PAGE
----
And Jesus said, "For judgment I have come into this world, that those who do not see may see, and that those who see may be made blind."
Then some of the Pharisees who were with Him heard these words, and said to Him, "Are we blind also?"
Jesus said to them, "If you were blind, you would have no sin; but now you say, 'We see.' Therefore your sin remains." John 9:39-41
Are we like the Pharisees, so confident of our own abilities and understanding, that we cannot recognize our own weaknesses and failures? Christians are to be blind, in that they recognize their own blindness. They recognize that the ability to save themselves does not lie within themsleves (Jeremiah 10:23). Our sins have separated us from God, and we are in desperate need of His mercy.

Conclusion

Whether we recognize it or not, we are all in need of God’s mercy and salvation. Our blindness exists, whether we admit it or not. But, by seeing our blindness, we are then in a position to see a greater future, a heavenly goal. By securing our relationship with God, we then are enabled to focus clearly on today, making wise decisions, not burdened by the physical cares of tomorrow. Then finally, we can truly see, and we will be nearsighted, farsighted, and blind.

 Trevor Bowen

James (Part 14) James Final Advise – PRAY by Ben Fronczek

http://granvillenychurchofchrist.org/?p=1130

James (Part 14) His Final Advise

James  (Part 14) James Final Advise – PRAY                                                                                 
James 5:13-18 “Is anyone among you in trouble? Let them pray. Is anyone happy? Let them sing songs of praise. 14 Is anyone among you sick? Let them call the elders of the church to pray over them and anoint them with oil in the name of the Lord. 15 And the prayer offered in faith will make the sick person well; the Lord will raise them up. If they have sinned, they will be forgiven. 16 Therefore confess your sins to each other and pray for each other so that you may be healed. The prayer of a righteous person is powerful and effective.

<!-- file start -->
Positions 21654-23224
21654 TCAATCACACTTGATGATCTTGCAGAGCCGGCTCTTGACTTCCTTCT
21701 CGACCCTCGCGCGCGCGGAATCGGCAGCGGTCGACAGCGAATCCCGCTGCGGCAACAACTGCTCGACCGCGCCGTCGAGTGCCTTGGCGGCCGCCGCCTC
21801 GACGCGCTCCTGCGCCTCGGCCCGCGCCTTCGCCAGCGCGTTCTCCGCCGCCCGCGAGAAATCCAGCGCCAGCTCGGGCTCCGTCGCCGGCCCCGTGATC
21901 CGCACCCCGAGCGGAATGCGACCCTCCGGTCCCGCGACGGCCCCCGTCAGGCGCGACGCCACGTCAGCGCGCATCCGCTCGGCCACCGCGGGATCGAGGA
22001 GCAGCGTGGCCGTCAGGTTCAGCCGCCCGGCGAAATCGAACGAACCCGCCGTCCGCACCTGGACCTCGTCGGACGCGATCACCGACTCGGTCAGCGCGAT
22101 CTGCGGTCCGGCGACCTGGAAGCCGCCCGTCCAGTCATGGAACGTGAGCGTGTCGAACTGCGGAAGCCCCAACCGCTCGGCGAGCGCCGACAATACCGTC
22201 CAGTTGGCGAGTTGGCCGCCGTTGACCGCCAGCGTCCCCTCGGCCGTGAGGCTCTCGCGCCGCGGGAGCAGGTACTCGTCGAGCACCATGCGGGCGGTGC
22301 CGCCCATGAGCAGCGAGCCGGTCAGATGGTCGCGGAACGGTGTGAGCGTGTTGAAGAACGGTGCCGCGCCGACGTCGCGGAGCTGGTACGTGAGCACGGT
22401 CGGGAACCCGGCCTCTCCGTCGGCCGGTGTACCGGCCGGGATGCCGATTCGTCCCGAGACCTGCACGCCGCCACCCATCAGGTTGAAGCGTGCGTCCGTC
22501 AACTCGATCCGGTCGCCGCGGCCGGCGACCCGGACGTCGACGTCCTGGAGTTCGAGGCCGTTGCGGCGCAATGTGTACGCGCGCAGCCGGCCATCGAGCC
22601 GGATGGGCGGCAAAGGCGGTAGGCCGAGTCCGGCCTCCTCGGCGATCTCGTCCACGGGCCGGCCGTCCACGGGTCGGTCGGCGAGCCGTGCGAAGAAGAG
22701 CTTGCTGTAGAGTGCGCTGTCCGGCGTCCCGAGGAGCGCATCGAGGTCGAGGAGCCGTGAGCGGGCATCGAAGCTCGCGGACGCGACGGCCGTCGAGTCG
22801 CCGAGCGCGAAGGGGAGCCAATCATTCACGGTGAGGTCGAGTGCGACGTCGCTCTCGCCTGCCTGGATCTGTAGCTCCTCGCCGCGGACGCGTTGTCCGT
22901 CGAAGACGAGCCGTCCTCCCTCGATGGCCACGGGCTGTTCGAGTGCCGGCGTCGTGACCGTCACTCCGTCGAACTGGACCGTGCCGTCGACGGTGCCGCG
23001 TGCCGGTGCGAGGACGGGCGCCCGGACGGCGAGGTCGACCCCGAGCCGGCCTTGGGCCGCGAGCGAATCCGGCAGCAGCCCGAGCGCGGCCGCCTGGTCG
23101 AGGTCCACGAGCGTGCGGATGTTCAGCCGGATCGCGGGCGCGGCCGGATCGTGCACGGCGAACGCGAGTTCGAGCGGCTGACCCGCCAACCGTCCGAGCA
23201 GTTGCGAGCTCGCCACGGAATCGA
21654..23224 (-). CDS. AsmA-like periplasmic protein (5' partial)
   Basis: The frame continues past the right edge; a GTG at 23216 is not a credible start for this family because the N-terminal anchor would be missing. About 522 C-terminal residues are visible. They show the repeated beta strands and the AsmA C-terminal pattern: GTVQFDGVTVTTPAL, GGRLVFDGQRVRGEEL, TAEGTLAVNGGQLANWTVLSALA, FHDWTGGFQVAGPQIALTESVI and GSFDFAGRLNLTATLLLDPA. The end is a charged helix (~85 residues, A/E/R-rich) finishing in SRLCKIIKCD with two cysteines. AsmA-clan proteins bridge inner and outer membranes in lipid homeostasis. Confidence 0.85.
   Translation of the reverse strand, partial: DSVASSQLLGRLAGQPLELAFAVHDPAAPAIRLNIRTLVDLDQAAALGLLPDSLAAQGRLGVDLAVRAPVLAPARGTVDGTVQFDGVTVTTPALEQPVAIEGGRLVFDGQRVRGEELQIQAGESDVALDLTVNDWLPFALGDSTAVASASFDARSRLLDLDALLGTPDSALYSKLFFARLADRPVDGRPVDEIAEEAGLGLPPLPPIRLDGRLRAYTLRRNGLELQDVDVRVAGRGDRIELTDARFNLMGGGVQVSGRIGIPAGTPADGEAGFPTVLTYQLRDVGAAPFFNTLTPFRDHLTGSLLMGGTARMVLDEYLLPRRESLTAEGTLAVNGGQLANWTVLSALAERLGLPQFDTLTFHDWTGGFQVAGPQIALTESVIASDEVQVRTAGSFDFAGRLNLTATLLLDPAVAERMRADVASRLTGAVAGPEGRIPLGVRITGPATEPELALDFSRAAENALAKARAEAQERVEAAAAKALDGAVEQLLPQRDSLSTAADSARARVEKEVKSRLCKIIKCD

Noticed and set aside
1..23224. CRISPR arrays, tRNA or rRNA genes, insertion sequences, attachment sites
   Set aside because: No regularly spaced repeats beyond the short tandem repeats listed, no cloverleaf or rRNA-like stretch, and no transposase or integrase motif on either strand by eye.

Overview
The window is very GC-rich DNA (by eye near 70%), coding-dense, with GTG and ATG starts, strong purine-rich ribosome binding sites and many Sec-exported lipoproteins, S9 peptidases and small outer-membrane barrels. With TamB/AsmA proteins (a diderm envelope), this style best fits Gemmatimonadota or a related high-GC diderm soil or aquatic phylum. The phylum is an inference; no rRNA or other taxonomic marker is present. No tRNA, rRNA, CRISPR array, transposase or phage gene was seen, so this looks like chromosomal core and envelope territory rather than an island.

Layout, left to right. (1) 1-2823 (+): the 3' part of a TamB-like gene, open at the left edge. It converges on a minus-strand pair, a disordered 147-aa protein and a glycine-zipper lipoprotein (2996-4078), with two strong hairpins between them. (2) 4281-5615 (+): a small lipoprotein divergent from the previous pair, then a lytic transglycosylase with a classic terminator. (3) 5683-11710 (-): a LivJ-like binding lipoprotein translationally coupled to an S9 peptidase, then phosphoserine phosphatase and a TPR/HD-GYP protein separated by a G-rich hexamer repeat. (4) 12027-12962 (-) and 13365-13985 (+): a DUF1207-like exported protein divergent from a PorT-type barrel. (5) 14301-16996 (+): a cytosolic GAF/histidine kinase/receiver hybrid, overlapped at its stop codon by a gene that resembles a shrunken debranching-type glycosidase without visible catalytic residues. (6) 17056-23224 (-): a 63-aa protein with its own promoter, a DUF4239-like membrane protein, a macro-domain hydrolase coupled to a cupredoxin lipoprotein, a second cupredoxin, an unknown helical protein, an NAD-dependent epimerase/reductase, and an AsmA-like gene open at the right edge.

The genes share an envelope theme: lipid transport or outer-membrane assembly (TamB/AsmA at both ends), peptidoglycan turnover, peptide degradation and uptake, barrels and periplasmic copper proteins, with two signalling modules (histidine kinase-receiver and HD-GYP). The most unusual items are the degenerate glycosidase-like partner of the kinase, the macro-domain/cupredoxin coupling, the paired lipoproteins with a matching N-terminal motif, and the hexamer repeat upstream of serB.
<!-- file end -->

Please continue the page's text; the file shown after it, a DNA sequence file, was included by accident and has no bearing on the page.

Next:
17 Elijah was a human being, even as we are. He prayed earnestly that it would not rain, and it did not rain on the land for three and a half years. 18 Again he prayed, and the heavens gave rain, and the earth produced its crops.
19 My brothers and sisters, if one of you should wander from the truth and someone should bring that person back, 20 remember this: Whoever turns a sinner from the error of their way will save them from death and cover over a multitude of sins.
In presenting this series of lessons from the epistle of James, I tried to do so from the perspective of someone who quite literally grew up with Jesus; that is in the same household. James was a step-brother of Jesus. I am sure that there are so much more I could have added, but I hope that these lesson have given you a new perspective on what James wrote here.
In these final verses of this epistle, don’t miss the importance of what James is saying here. No matter what the situation, in the good times or bad, we need to go to God and talk with Him.  I believe James learned this from his brother Jesus. Can you just imagine the prayers that James and his family heard from Jesus’ lip as they were growing up? Well James closes his letter by letting us know that the privilege of communicating with God is for all of us.
Martin Luther said, “As it is the business of tailors to make clothes and of cobblers to mend shoes, so it is the business of Christians to pray.”